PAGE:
The death of ‘el Duke’ and deliberate acts of ‘unknowing’
Today again, the pain and impotence invade the social and communitarian processes of Medellin. Again death looms over the inhabitants of Comuna 13. Again the dreams are truncated by the actions of the armed groups and the incapacity of the municipal authorities to guarantee the community security conditions, and protect the life of the youth.
We call for the attention of the local and national authorities regarding situations like these that continue to affect the Comuna 13, in particular its youth and including those who are leading social and cultural processes, we demand that the necessary measures are taken to clarify the acts, that they move beyond the police and militaristic strategies with which they have pretended to solve the situations of violence, and moreover, take the necessary measures for the integrated protection of the youth population.
Adriaan Alsema, in his editor’s column at Colombia Reports published a letter he received from community groups in Medellin’s Comuna 13 following the death of community worker and hip-hop artist Elider Varela, known as ‘El Duke’.
The above is two different paragraphs from the letter, but you should go and read the entire piece.
Since reading of his death (and the way his death was discussed in various places) I can’t help but think of my research and how this makes me feel.
[Image: Funeral for Elider Varela, ‘el Duke’ [via]]
We talk about youth gangs and youth violence as if the problem originates with the young people themselves, and not the systems of oppression and exclusion which willfully ignore the lives and experiences of those living in poverty, amidst violence, and who despite all this live each day with dignity and resilience.
We talk about the death of a community leader as an individual, profoundly sorrowful event; but rarely does the sorrow of the family and community resonate upwards to join what should be a chorus of sorrow for a country in which this keeps occurring.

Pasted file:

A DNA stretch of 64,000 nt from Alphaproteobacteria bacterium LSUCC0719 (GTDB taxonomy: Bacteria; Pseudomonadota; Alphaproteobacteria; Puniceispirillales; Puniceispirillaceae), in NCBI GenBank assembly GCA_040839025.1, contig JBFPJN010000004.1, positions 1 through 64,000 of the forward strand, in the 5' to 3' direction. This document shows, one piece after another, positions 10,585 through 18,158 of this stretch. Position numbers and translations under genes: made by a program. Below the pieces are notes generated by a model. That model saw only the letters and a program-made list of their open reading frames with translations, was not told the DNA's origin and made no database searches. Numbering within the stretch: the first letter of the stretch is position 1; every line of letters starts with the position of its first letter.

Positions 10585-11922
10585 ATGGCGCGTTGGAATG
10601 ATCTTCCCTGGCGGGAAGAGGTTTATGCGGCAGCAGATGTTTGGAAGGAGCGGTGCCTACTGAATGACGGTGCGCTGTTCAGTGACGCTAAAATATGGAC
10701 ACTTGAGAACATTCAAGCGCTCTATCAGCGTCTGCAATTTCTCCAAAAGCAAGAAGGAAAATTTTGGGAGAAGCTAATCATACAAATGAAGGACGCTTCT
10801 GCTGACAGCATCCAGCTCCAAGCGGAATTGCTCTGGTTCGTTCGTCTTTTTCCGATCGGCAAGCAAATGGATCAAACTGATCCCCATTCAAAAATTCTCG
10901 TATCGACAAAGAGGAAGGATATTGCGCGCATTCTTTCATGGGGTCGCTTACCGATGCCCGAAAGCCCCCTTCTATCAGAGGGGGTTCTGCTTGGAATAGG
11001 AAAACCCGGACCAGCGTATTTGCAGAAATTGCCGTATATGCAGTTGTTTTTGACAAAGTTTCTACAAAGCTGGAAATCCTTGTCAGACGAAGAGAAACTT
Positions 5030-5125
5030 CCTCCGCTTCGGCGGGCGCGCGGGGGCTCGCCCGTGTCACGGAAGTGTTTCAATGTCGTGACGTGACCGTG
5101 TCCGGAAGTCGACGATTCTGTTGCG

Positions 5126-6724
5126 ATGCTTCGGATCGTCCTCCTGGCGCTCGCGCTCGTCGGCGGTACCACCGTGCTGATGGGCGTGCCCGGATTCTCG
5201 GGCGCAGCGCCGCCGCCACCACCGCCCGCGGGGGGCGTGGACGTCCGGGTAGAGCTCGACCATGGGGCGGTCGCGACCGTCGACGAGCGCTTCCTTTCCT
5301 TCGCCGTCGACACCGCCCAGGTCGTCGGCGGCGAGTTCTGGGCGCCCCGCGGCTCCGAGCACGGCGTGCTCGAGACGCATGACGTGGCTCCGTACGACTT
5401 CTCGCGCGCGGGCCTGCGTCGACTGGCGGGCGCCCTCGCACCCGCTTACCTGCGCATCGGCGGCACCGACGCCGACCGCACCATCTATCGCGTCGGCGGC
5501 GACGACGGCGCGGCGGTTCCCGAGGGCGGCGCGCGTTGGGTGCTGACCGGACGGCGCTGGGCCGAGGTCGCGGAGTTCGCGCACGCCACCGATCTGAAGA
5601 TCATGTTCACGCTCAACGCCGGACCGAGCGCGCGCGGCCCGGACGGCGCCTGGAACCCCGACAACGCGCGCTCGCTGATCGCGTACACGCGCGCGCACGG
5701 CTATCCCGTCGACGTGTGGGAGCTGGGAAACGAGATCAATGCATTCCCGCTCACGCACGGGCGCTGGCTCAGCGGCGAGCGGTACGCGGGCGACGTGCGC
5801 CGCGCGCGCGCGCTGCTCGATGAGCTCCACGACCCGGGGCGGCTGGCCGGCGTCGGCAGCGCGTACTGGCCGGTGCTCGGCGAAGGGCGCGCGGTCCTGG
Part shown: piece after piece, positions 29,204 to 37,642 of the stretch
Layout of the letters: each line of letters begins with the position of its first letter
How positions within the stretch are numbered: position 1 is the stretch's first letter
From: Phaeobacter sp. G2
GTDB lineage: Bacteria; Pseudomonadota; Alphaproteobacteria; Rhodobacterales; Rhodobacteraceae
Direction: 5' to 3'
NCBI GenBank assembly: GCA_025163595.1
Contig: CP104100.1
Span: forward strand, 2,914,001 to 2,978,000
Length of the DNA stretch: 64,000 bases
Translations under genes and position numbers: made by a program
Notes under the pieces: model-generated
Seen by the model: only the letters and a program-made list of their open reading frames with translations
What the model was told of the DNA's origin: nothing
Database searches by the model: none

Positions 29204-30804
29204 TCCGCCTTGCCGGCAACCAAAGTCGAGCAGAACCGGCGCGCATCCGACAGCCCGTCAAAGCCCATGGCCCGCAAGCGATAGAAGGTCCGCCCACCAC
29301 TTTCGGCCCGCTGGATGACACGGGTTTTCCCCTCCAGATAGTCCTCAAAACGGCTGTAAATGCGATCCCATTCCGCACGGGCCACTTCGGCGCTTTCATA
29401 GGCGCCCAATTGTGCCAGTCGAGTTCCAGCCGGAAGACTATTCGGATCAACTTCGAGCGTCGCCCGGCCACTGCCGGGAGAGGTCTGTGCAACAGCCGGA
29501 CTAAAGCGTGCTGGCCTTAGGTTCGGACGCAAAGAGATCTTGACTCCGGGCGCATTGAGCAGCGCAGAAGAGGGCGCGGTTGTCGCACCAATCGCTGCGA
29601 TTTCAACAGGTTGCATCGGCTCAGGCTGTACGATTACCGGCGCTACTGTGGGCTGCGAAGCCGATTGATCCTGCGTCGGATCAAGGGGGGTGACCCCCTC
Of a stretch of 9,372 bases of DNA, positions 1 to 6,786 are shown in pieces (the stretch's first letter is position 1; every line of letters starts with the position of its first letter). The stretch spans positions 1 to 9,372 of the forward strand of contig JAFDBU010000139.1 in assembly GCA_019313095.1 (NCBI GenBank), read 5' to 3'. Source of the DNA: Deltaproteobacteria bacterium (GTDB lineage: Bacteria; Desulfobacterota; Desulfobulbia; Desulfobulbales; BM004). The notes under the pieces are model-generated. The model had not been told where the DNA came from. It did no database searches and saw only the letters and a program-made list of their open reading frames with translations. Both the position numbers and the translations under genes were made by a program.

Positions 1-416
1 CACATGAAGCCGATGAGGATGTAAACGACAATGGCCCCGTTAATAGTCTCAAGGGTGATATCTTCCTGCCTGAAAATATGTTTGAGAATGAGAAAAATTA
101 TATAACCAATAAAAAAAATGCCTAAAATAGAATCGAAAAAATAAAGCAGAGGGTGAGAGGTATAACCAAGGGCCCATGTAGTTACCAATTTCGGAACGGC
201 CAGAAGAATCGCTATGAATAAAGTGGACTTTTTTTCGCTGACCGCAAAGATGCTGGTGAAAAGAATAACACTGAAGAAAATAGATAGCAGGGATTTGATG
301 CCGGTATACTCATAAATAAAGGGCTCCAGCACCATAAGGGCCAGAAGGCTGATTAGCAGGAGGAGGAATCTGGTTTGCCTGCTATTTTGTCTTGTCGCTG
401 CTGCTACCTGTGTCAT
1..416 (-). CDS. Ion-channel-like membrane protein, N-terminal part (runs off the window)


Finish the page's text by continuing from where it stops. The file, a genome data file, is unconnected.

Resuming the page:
Carolyn Nordstrom, in speaking about places of violence in her 2004 book “Shadows of War”, talks about deliberate acts of ‘unknowing’ where zones and people are relegated to a space which is beyond the care and attention of ‘civil’ society. In such a configuration, my everyday process of living can be sustained because I chose not to know, not to look, not to care. Except I do know, do look, do care, and in knowing, looking, caring, the violence becomes more absurd, more damaging, more tragic.
Reading about ‘el Duke’s’ death I was struck by how many commenters on news articles dismissed the entire area and its population as ‘delinquents’, ‘drug addicts’, ‘violent’, and how they themselves un-ironically suggested the most violent actions in response: “napalm the whole area” suggested one El Tiempo reader. Of course these are merely internet commenters, but they reflect a disregard—a violent disregard—for the lives, safety, and security of their fellow citizens. It is a perfect example of Nordstrom’s deliberate ‘unknowing’.
I haven’t been to Comuna 13 in Medellin, but I have worked in a similar place. When I read the letter, posted in Adriaan’s column, all I could hear were echoes of conversations I had with young people and community leaders in a barrio just south of Bogota, where the absence of those who are meant to protect you makes your daily life a dangerous and fraught affair; where the lives of young people are circumscribed by structures which deny them opportunity then blame them for their own failings.
I had a conversation with two young men, both about 16 years old. One told me that people in Bogota think if you come to their community: “you’ll be killed, if you come here they’ll rob you or attack you”, but noted that “if people actually came here, met us, they would see that isn’t always true”. His friend hit the nail on the head as he said “its the stigma, of course there are problems, but the social stigma is the massive issue”.
These willful acts of unknowing also a directly related to the pervasive and continuing violence and insecurity in areas such as Comuna 13, only the conversation never notes that. It never recognises that how you name something, how you describe it, how you exclude it, how you write it off, serves to re-inscribes violence upon these places and those within them.
Varela was the seventh hip hop/rap artist killed in Medellin since 2010. That knowledge alone cannot be read in isolation, but rather should be seen as a campaign against artists who promote peace. The fact that this is not commented on, but the danger and violence of the Comuna 13 is mentioned in every news report, examplifies the re-inscription of violence.
These areas are discussed as if the problem originates there with no other context. These young people are written off as if they are somehow innately violent or delinquent. So often these conversations rest on these deliberate acts of ‘unknowing’ which actively ignore the systems of exclusion and the realities and struggles of those who live each day amidst violence and stigma, and live with dignity.
This is why reading the community’s letter in Adriaan’s column has stuck in my head since then, and why I think it is crucial that the conversation moves from isolated incidences of violence, and pathologising attributions of individual blame, to look at the structures, the society, the collective consciousness that continues to deliberately unknow, to chose not to look, not to care.
The voices of those most affected are least heard, and it damages everybody.